The most expensive case between 2015 and 2017, that didn’t result in a settlement, related to the first time Quinn filed a complaint regarding retaliation and discrimination.

Quinn was placed on administrative leave in November 2015 before she could discuss Lampkin’s case with investigators in her role as assistant city attorney. While on leave, she filed her first discrimination complaint. Quinn’s claims were investigated at a cost of $68,664. Quinn said some of her allegations were sustained, but there were no repercussions or changes made.

Making comparisons

When compared with Spokane, which boasts a larger population, Vancouver is spending less on settlements, but its spending on the investigation side is about $150,000 more in the three-year period.

In terms of settlements, Spokane out spent Vancouver about four times over. The most expensive settlement paid out by Spokane was $875,000 in May 2017. The city settled with former wastewater treatment facility worker Sonya O’Brien, who sued on the grounds of being harassed by her male co-workers for five years.

Everett’s total cost for outside attorney investigations is significantly less. Between 2015 and 2017, the city spent $48,232 to investigate four complaints. The total billing ranged from $2,062 to $20,868 to investigate a whistleblower complaint.

One of the investigations resulted in a $224,217 settlement with firefighter James Nagle, who alleged he was discriminated against because he suffered from anxiety and depression.

What triggers a probe?

Vancouver City Attorney Bronson Potter said the city often hires outside investigators when the issue at hand is complex or when a complaint is made against upper management, depending on the nature of the complaint.

“For instance, it may be appropriate to handle isolated allegations in-house,” Potter said in an email. “Also, if there is an actual or potential conflict of interest, such as a complaint against one of our internal investigators, this might necessitate an outside investigator.”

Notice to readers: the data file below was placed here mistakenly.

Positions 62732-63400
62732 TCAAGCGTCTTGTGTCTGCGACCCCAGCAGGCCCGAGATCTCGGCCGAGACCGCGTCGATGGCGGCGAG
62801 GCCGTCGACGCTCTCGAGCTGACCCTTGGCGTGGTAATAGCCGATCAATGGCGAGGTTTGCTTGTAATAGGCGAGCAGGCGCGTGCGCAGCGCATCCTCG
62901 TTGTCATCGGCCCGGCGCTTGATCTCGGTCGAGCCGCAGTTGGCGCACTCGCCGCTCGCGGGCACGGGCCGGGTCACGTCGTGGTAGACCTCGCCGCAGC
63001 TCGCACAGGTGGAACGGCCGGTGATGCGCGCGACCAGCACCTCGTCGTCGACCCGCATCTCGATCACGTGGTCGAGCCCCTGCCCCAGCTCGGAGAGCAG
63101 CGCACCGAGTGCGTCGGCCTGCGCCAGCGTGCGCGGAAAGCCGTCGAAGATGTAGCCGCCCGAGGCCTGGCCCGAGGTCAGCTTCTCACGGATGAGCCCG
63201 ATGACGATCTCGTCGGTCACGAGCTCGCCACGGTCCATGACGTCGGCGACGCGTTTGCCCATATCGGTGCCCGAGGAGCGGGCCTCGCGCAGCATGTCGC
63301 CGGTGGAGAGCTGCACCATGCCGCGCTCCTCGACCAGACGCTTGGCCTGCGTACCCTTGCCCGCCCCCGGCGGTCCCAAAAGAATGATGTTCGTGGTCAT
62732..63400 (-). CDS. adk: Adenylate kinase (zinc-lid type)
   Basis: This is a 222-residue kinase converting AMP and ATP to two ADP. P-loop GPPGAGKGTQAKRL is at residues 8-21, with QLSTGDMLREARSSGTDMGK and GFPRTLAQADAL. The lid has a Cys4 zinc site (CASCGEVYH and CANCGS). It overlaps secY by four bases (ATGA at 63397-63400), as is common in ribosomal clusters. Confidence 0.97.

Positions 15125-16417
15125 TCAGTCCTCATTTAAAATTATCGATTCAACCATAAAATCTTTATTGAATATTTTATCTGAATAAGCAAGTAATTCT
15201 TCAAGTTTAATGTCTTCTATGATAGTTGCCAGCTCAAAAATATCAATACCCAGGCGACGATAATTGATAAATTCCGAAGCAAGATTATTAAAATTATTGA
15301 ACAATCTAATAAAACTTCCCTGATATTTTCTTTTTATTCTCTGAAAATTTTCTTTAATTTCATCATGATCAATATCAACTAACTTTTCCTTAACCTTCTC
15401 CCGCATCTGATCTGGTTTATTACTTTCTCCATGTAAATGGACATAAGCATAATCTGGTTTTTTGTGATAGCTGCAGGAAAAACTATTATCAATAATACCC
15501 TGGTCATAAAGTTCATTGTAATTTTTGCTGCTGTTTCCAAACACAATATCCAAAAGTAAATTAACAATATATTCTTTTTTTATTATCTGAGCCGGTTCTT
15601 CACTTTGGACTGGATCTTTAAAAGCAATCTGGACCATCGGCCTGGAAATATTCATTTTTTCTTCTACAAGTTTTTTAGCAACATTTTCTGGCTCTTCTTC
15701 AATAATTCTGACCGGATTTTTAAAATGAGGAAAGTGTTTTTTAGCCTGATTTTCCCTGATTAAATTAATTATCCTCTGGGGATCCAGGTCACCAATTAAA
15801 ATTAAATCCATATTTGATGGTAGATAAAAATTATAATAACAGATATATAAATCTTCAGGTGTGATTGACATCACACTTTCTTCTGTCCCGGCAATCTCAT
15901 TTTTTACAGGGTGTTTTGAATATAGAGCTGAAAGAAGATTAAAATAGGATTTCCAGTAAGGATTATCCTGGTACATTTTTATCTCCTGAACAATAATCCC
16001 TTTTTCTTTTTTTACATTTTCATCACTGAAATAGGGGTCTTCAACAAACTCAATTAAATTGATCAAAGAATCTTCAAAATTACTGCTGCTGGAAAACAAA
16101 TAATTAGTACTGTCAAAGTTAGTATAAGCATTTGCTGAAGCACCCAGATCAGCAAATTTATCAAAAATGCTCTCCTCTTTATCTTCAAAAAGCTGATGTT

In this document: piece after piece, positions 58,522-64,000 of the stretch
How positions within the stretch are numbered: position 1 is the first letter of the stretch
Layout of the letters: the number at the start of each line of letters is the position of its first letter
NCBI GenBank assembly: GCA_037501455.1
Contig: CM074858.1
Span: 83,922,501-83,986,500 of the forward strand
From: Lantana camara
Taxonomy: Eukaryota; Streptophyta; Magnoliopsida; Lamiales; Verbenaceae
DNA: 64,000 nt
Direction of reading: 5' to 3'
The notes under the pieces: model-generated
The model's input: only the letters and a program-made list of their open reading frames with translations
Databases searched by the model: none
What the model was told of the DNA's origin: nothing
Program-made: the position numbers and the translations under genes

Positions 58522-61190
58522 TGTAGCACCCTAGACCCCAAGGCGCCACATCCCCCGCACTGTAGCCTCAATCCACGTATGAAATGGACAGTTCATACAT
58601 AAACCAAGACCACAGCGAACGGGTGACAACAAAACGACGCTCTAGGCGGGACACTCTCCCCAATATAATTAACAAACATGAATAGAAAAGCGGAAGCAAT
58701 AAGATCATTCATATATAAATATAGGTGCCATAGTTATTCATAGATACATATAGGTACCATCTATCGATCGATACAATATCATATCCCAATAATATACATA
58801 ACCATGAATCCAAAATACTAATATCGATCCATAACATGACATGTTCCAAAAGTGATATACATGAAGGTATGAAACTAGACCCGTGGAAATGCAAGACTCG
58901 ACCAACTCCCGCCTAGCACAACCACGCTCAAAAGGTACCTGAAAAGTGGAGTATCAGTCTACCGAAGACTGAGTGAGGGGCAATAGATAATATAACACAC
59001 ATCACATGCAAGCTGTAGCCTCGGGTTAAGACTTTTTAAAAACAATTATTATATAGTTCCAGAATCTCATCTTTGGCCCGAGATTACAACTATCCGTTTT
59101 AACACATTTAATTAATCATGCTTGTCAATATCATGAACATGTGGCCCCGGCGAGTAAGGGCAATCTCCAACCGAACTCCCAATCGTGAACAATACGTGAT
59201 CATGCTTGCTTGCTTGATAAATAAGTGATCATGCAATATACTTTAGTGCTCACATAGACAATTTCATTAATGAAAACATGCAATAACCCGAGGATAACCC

He estimates an outside investigator is hired between six and eight times a year.

“I think the most common reason is that the complaint is made against a member of the city’s upper management,” Potter said.

When an investigation is referred to an outside attorney, Potter said he reviews all billings prior to payment, but that it can be difficult to estimate just how much an investigation might cost the city at its outset.

“The scope of the investigation can change depending on what witnesses say,” he said.

Although there’s no defined settlement strategy — that varies on a case-by-case basis — Potter said the city is constantly considering the cost of mounting a defense versus the cost of settlement.

Both Quinn and Ballou have requested jury trials, though settlements could still happen.

For Quinn, a back-door settlement isn’t good enough, she said. She wants the city to take her complaints — and those like hers — seriously and implement real change, including hiring an Equal Employment Opportunity Commission compliance officer and ensuring the leadership team is comprised of no more than 50 percent white, male employees.

The city’s culture needs to shift, she said, as does how leadership responds to complaints.

“The city is committed to maintaining a welcome workplace free from harassment and discrimination,” City Manager Eric Holmes said in an email. “One of the ways we do this is to assure that if complaints are filed, we follow up with a fair, thorough and impartial investigation.”